Legroom is one of those esoteric terms that most of us in the world of work trucks rarely think about. That is until it comes time to be the one who ends up riding in the backseat of most crew cab pickups.
Having one’s knees embedded in the seat back of the person sitting in front of you isn’t going to happen if the work truck happens to be a 2014 Toyota Tundra Crew Max: there’s legroom aplenty and the rear seats are angled back just enough to make a long drive actually pleasant.
Add in ample shoulder room, leather trim, an awesome sound system, multiple 12V power points, and you feel like you’ve been upgraded from Economy Class to First Class on a cross-country flight.
Those are just a few of the perks Toyota’s Crew Max Platinum Edition brings to the transportation side of work as I found out during a week-long road test.
As much as we like to have co-workers to be comfortable, it’s how the Tundra performs as a daily driver that’s the most important point.
Business owners looking into investing in a premium-level pickup like this want it to be a rolling office, client shuttle, part-time tow vehicle at work and the active family’s transportation on weekends.
They also want it to make an impression when they drive up to meet new clients and customers. The 2014 Crew Max Platinum meets all of those needs.
Tundra’s new look and feel
Visually the new Tundra looks more angular and bolder than the previous model. Minor body design changes to the hood and grille, fenders, bumpers, tailgate and taillights give it a more squared-off, stouter, taller appearance.
Inside there are even more changes. Toyota designers have improved passenger comfort in the Crew Max with a new front and rear seat design and improved front seat ventilation. The standard front seat heaters and cooling fans work wonderfully for all-season comfort when sitting on leather.
In addition, front seats have more than an inch of additional travel, so the big-and-tall driver can drive with ease.
Another improvement is the Crew Max’s rear seats can now be folded up for additional cargo carrying capability while maintaining a comfortable seating back angle and lowering load-in height by more than 11 inches.
That said, I have never been fond of the firmness of Tundra’s seats or how much plastic is used in the interior. Toyota added some cute stitched padding on the dash and door panels this year, yet I still see a lot of plastic and hard interior surfaces that take away from the overall luxuriousness portrayed by the Platinum moniker.
Quick and agile
As for the handling side, very little has changed save for minor tweaks in suspension (shock) tuning and tightening up the steering to improve straight-line stability, which really makes this truck an easy drive when towing.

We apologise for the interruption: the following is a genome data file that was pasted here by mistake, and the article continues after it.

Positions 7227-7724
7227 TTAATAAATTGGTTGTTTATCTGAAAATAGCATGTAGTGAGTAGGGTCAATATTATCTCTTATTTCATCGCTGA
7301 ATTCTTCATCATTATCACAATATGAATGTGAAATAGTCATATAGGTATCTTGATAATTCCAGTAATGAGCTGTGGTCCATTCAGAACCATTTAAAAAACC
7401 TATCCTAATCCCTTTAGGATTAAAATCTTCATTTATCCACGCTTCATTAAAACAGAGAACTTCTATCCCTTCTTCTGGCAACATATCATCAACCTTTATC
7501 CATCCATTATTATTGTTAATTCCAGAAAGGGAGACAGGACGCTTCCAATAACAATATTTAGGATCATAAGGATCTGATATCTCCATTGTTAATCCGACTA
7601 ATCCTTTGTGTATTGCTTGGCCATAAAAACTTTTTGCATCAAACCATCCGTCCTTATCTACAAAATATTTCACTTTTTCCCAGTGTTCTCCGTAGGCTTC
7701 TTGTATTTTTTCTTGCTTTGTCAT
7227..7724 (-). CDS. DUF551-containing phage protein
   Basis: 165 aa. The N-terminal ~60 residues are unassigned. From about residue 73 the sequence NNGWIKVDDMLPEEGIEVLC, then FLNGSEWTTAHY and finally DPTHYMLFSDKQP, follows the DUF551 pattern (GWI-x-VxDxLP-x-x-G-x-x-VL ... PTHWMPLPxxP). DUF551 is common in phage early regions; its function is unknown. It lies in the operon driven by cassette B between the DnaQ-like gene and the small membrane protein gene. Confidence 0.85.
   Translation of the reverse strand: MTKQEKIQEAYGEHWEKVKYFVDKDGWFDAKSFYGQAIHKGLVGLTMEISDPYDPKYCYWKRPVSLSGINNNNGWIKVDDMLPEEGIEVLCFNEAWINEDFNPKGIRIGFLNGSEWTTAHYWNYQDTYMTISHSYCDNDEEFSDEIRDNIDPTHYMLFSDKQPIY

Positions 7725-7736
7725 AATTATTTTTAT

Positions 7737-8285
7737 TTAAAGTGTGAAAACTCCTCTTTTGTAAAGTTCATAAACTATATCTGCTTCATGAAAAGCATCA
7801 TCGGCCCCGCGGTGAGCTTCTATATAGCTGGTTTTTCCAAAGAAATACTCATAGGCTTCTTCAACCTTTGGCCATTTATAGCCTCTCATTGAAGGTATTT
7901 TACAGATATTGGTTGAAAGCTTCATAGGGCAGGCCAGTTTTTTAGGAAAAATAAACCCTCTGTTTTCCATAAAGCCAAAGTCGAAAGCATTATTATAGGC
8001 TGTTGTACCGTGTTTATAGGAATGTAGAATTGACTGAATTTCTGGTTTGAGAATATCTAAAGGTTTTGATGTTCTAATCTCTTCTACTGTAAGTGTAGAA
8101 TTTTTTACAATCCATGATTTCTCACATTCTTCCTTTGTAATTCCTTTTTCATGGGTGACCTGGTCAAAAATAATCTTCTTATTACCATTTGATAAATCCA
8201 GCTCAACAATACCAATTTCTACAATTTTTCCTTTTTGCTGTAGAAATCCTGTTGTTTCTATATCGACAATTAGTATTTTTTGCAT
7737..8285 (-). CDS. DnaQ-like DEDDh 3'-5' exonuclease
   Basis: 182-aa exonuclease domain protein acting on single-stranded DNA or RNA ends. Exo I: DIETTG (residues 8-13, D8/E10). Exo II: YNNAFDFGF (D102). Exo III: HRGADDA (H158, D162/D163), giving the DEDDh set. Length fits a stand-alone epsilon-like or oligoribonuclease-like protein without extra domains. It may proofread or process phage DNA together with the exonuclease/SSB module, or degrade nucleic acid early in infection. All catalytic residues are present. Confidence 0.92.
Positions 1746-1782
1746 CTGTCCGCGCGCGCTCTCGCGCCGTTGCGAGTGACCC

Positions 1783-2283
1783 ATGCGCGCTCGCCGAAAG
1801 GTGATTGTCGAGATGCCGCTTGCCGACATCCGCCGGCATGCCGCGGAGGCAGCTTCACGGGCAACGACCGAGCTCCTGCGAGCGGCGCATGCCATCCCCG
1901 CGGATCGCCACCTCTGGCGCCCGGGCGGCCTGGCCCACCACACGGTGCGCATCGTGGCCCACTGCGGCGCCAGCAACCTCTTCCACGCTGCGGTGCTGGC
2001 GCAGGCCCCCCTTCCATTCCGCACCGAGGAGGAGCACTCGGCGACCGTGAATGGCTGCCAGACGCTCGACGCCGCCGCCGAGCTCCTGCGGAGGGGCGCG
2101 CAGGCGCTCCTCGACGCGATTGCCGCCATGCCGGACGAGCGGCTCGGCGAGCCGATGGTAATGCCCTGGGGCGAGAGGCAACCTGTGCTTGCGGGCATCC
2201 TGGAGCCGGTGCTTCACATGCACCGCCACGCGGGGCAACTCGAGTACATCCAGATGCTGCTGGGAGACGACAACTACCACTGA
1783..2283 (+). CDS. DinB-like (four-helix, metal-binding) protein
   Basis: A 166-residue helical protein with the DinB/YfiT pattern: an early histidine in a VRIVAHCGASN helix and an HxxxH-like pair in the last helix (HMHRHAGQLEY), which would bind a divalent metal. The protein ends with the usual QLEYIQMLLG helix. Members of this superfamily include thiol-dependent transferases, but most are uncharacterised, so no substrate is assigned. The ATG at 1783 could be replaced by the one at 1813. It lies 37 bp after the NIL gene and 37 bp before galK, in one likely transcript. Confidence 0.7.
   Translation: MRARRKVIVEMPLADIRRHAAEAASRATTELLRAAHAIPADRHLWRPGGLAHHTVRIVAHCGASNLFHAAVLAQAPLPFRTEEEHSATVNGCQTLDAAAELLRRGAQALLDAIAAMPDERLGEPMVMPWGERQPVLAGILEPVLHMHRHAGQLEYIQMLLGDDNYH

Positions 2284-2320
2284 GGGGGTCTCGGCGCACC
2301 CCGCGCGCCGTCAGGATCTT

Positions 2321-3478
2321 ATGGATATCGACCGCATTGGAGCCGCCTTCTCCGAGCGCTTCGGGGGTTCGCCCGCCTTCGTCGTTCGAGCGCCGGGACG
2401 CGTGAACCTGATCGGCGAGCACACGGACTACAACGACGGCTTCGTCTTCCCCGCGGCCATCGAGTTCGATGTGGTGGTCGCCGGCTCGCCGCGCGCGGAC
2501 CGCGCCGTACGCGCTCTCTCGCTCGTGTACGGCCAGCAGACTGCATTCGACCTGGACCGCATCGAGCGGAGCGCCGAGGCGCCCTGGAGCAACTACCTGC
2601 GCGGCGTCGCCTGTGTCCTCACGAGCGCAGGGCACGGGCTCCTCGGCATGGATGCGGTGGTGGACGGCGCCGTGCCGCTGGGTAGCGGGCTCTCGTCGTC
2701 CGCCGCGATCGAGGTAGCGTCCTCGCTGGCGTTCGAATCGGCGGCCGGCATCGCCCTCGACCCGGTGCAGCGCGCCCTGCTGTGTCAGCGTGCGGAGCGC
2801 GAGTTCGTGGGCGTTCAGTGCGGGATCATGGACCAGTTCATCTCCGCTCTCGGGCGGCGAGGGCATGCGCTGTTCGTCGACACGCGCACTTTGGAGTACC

I found the ride to be a little stiffer than some competitor’s ½-tons, more so in the rear than the front. With a 4,200-pound trailer in tow it’s better, but still has that jittery feel. Put four tons of trailer load on and the ride is quite pleasant.
Steering is light, the brakes quick and firm. Driver visibility excellent to the front and sides; not so much so over the right shoulder where the longer cab creates a big blind spot. (Hence the need for the blind-spot mirror with traffic alert option that’s $500.)
Crew max set for work
Crew Max Platinums come equipped with an excellent navi/sound/do-it-all system that has a big, bright screen and decent back-up camera. The latter makes it easy to back up to a trailer in the dark and park the hitch ball right under the trailer’s tongue: A real time saver for those who tow a lot.
The 5-foot, 5-inch Crew Max bed is the deepest in the full-size pickup market and it’s equipped with adjustable tie-downs along both sides.
The high bedsides increase capacity of materials such as mulch, gravel and sand. At the same time the high sides can make it challenging to reach in a crossbed toolbox or objects in the bed without dropping the tailgate or using a side step of some sort.
Under the hood the up-level Tundra still comes with the 381hp V-8, 6-speed automatic and 4.30 axle ratio that’s been its calling card for years.
It’s strong combination to get a load moving quickly.
This particular model Crew Max Tundra can tow up to 9,900 pounds as long as a weight-distributing hitch is used, otherwise Tundra’s are limited to 5,000 pounds towing on the factory-supplied hitch.
iForce strong numbers
It scoots, too. I ran the truck at Gulfport Dragway just a couple miles from my office on the Mississippi Gulf Coast where the Tundra Crew Max delivered some impressive numbers.
Our Stalker radar system showed it took 7.2 clicks to hit 60mph and 15.4 seconds to break the ¼-mile at 90.2mph. The only other full-size truck I’ve tested recently that equals those figures is Ford’s F-150 EcoBoost.
Fuel economy, however, is not that impressive. Toyota didn’t make any changes to the engine in the new model, so the EPA numbers remain 13/17/15 (city/highway/combined.) I saw 18.2mpg during a 100-mile interstate cruise at 70mph and 13.4mpg driving around town.
I’d expect towing numbers to be very similar to most competitor’s gas V-8s: low double-digits.
Overall, the 2014 Tundra Crew Max Platinum gets a strong thumb’s-up: I like the bolder body styling and It has all the power you’d event need in a ½-ton for work or recreational towing.
I like the spacious interior and the Platinum’s array of standard features that make the occupants feel like they are riding in the lap of luxury.
I like that it’s designed and built right here in the States. If the next generation has less plastic in the interior and the V-8 brings more state-of-the-art technology for better fuel economy, Toyota will remain a strong competitor in the work truck market.